Shampoo to you and I…

I washed my hair this morning… (don’t worry this is going somewhere, this isn’t the pinnacle of oversharing on WordPress)

… I lathered, rinsed and repeated. Which is what we all do, right?

But the word ‘repeat’ was actually just added to the back of a bottle by an advertising executive, so that we’d all get through shampoo quicker.

Yet still, no matter how aware I am of this, I do it every time. Because it just feels right, and it’s been ingrained in my head since I was a nipper.

That one word ‘repeat’ massively increased shampoo sales, and still continues to.

The power of words in advertising, ladies & gents.

Winnie the Pooh said it best…

One of the best copywriting quotes I’ve ever heard comes from Winnie the Pooh:

“It is more fun to talk with someone who doesn’t use long, difficult words but rather short, easy words like “what about lunch?

I think that’s also true for a lot of marketing content.

P.S Eeyore was always my favourite character in the stories, here’s a quote from him that still cracks me up to this day:

“Oh, Eeyore, you are wet!” said Piglet, feeling him.
Eeyore shook himself, and asked somebody to explain to Piglet what happened when you had been inside a river for quite a long time.”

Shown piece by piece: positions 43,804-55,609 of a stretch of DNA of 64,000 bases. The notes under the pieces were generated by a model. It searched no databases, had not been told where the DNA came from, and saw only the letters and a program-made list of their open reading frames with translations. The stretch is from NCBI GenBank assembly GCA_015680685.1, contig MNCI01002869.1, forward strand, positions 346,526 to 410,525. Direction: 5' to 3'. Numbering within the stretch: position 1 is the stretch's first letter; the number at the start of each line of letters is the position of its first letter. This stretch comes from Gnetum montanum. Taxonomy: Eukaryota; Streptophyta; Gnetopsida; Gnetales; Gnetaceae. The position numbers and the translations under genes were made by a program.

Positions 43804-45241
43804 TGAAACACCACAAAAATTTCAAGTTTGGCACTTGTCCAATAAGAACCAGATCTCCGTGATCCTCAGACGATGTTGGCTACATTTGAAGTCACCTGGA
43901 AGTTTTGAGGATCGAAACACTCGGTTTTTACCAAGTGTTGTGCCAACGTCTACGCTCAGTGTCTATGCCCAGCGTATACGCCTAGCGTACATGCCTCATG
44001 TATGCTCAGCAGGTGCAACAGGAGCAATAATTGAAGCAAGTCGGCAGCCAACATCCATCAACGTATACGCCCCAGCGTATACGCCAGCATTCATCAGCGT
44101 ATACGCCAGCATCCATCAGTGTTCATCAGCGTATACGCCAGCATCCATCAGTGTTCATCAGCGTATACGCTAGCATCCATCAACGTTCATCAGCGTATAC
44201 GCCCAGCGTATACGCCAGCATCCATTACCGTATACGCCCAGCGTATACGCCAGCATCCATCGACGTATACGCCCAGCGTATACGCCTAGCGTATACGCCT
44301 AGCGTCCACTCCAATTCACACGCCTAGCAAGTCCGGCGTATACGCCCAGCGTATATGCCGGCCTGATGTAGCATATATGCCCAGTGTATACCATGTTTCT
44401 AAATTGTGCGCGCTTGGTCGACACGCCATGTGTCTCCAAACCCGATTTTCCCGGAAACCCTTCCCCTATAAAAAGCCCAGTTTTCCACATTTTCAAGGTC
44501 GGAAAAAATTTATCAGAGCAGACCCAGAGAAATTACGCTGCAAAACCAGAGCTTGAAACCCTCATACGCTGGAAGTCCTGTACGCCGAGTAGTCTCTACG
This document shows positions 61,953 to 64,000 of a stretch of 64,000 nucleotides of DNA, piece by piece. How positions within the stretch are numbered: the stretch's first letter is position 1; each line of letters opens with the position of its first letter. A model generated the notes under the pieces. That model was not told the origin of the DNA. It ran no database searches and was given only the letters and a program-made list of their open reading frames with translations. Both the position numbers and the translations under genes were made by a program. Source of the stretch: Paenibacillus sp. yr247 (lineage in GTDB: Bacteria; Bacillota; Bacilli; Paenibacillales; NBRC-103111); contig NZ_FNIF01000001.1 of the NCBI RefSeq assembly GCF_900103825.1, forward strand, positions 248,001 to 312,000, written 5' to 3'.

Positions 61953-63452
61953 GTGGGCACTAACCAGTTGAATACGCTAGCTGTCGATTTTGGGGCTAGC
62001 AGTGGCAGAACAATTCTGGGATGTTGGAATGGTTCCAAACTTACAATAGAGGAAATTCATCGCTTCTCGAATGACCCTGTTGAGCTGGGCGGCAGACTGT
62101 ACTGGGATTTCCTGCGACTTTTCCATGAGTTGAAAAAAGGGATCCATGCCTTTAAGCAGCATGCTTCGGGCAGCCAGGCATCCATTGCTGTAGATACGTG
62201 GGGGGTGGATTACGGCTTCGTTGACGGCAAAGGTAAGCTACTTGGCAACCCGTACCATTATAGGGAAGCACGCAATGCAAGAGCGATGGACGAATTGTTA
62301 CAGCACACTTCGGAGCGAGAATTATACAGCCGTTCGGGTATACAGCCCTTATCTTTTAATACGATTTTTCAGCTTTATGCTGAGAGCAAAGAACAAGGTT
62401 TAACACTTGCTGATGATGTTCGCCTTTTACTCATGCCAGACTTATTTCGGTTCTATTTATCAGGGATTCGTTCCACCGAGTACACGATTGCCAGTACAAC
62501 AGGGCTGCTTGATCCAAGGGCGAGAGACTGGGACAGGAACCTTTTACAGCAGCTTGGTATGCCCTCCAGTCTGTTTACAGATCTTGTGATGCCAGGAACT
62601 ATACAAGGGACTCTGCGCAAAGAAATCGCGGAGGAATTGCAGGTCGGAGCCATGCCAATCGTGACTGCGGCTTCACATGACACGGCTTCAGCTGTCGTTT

(From the works of A.A. Milne).

I’ve got some bad news

Let’s say someone you know walks over to you sombrely and says:

“I’ve got some bad news”

No doubt you’ll get a sudden knot in your stomach and a hankering to know just what the news could be.

What’s the cause of that sudden anxiety?

Well, lets face it…

Your first thought is naturally; “how will this affect me?”

Can’t help it. Can’t fight it. It’s human nature. Even if the news will only affect you by proxy that’s the first question your mind and body asks.

That’s why WIIFM is so important when trying to sell something.

‘What’s in it for me?’. WIIFM.

That’s the most important question to answer – way before anything else, way before you even try to engage in a sale.

If you haven’t answered that in your sales call/article/advert/email then any conversions will be due to blind luck.

Ashley Brown

(image credit: The Telegraph)

A GDPR musing

Unless you’ve been living under a rock on the farthest corner of Venus, you’ve probably heard about GDPR.

And, like me, your inbox has no doubt been flooded by companies you’ve forgotten about – asking you to remember them and let them into your life.

It’s perhaps the one time that everyone in marketing is sending the same email!

What it does provide though, is a good chance to see just how creative your favourite brands can be when tackling the same thing.

I know there are some subject lines I’ve seen that have stuck out in the battlefield of my inbox!

If we can apply creativity here, we can well and truly apply it anywhere…

How this one thing I learnt from working in radio can help you write content for your audience…

I used to host a radio show several years ago.

Alongside a couple of friends/co-hosts I’d present a 2-3 hour program every week.

It was one of the most fun things I’ve ever done, and I still miss it today.

In real life I talk a little fast sometimes, and when I first started talking on air I was a little hard to understand.

But soon there was no stopping me – same with my co-hosts.